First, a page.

Continued: The TRUE first step is to get help from a "qualified" physician. I know this only in retrospect. My partner's family doctor (many years ago) who was a G.P. prescribed Prozac for me, to help me deal with a long-term relationship which included my partner's grief over the loss of his wife, and his need to procreate her animals - which went from 7 or 8 cats at the time to 25 (via new kittens born without any input from me). He and I parent cats and kittens much differently. He thinks "they're just cats..." I, having been an animal "reader" nearly all my life, know cats - just as children - need boundaries and discipline along with close monitoring for health problems. Yes, the Prozac numbed me to some of the problems, but it also changed my dry sense of humor to a raw, cutting humor that was demeaning, especially to him, because he had said if I didn't agree to take the drug, he didn't see a future for us. I took it for about 9 months. When I realized the cruelty in my humor, and also that my drive to write had been totally stifled, when our physician abruptly retired and died soon after, forcing us both to find a new physician, I weaned myself off the Prozac and never mentioned it again. We then worked out compromises on our differences about how to raise the cats, and I have never felt the need to ever want another kind of mood altering prescription. G.P.s in most cases, are NOT the right people to off-handedly prescribe these drugs! For those who truly DO have ment

Barbara S.
Barbara S.about a month ago

The TRUE first step is to get help from a "qualified" physician. I know this only in retrospect. My partner's family doctor (many years ago) who was a G.P. prescribed Prozac for me, to help me deal with a long-term relationship which included my partner's grief over the loss of his wife, and his need to procreate her animals - which went from 7 or 8 cats at the time to 25 (via new kittens born without any input from me). He and I parent cats and kittens much differently. He thinks "they're just cats..." I, having been an animal "reader" nearly all my life, know cats - just as children - need boundaries and discipline along with close monitoring for health problems. Yes, the Prozac numbed me to some of the problems, but it also changed my dry sense of humor to a raw, cutting humor that was demeaning, especially to him, because he had said if I didn't agree to take the drug, he didn't see a future for us. I took it for about 9 months. When I realized the cruelty in my humor, and also that my drive to write had been totally stifled, when our physician abruptly retired and died soon after, forcing us both to find a new physician, I weaned myself off the Prozac and never mentioned it again. We then worked out compromises on our differences about how to raise the cats, and I have never felt the need to ever want another kind of mood altering prescription. G.P.s in most cases, are NOT the right people to off-handedly prescribe these drugs! For those who truly DO have mental disorder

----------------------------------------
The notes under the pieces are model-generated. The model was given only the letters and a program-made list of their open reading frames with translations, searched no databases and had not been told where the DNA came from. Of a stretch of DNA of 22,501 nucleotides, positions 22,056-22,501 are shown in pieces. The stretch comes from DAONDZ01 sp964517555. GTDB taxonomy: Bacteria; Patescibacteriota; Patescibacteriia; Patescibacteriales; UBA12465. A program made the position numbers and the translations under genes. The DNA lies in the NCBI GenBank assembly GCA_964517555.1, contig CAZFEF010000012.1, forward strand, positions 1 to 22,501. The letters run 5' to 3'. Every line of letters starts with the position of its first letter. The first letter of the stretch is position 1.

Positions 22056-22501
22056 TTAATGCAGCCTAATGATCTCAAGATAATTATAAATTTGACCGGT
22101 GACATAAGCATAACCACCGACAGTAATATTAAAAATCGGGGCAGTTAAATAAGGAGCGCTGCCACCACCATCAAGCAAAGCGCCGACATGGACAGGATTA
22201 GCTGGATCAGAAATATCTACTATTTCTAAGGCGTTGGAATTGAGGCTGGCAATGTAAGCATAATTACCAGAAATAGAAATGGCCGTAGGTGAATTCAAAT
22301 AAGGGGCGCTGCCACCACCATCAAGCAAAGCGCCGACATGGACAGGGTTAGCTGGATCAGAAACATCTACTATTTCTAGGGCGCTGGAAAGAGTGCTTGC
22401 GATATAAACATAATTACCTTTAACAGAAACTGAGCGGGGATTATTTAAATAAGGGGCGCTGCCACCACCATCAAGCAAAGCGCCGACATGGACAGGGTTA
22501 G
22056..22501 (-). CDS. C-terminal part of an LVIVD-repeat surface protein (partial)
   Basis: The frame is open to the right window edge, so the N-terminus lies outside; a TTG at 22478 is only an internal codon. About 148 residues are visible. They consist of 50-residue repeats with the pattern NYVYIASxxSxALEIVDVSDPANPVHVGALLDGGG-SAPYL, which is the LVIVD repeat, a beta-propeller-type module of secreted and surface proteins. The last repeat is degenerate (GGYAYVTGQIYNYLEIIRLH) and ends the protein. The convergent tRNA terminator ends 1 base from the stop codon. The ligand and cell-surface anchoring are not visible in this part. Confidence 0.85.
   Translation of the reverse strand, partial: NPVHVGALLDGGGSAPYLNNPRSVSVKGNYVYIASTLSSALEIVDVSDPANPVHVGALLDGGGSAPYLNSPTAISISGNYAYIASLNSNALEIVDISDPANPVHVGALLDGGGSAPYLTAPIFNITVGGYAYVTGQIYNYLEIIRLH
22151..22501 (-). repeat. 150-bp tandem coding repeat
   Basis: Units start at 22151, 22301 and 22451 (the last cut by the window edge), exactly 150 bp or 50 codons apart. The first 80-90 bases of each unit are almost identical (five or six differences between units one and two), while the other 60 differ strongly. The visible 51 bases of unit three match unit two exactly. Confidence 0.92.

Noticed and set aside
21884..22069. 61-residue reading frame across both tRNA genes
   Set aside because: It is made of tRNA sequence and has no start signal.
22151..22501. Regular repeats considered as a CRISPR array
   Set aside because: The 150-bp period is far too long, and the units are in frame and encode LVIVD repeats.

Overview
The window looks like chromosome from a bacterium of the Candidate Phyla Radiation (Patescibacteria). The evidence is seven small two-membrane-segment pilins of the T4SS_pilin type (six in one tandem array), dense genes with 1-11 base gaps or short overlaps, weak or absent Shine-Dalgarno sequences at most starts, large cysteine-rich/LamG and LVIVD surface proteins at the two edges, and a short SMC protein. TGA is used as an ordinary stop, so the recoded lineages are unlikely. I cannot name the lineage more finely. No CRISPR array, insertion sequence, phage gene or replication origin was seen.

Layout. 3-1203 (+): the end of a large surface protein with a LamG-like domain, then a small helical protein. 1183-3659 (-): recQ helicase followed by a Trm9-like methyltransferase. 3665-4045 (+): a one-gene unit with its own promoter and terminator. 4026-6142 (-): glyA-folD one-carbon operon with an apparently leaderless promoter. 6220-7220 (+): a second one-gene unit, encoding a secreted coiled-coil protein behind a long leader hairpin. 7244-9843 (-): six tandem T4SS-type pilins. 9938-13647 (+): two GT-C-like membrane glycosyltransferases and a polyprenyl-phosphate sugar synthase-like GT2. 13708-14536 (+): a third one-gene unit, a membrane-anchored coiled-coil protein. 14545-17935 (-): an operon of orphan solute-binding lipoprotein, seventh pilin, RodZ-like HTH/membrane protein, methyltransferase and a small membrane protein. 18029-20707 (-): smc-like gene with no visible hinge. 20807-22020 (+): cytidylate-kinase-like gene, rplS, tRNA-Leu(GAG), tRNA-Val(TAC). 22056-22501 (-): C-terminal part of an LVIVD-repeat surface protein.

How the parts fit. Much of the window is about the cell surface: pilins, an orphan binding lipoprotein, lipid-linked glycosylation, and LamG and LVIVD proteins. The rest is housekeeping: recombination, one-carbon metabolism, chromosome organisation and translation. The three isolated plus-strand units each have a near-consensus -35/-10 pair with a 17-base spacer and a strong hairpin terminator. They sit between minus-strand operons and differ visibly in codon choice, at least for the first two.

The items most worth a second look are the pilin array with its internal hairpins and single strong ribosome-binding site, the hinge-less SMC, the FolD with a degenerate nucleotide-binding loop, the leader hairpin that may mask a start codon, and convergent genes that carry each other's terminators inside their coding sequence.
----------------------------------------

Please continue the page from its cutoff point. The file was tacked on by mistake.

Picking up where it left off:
Barbara S.
Barbara S.about a month ago

I hope you will share such type of impressive contents again with us so that we can utilize it and get more advantage.

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Isoli P.
Isoli P.about a year ago

Thanks

Michealhussey M.
Past Member 3 years ago

This blog is very informative the stuff you provide I really enjoyed reading.
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Kathy Perez
Kathy Johnson3 years ago

awesome if true and good

Aud Nordby
Aud nordby3 years ago

Thanks

Mari Garcia
Mari Garcia3 years ago

I hope it works and helps people. It's so scary thinking about this type of addiction.

Carolanne Powell
C Powell3 years ago

Addiction is a cruel. very misunderstood affliction. If people could stop then they would. They KNOW that they are killing themselves....thats the control addiction has over both body & mind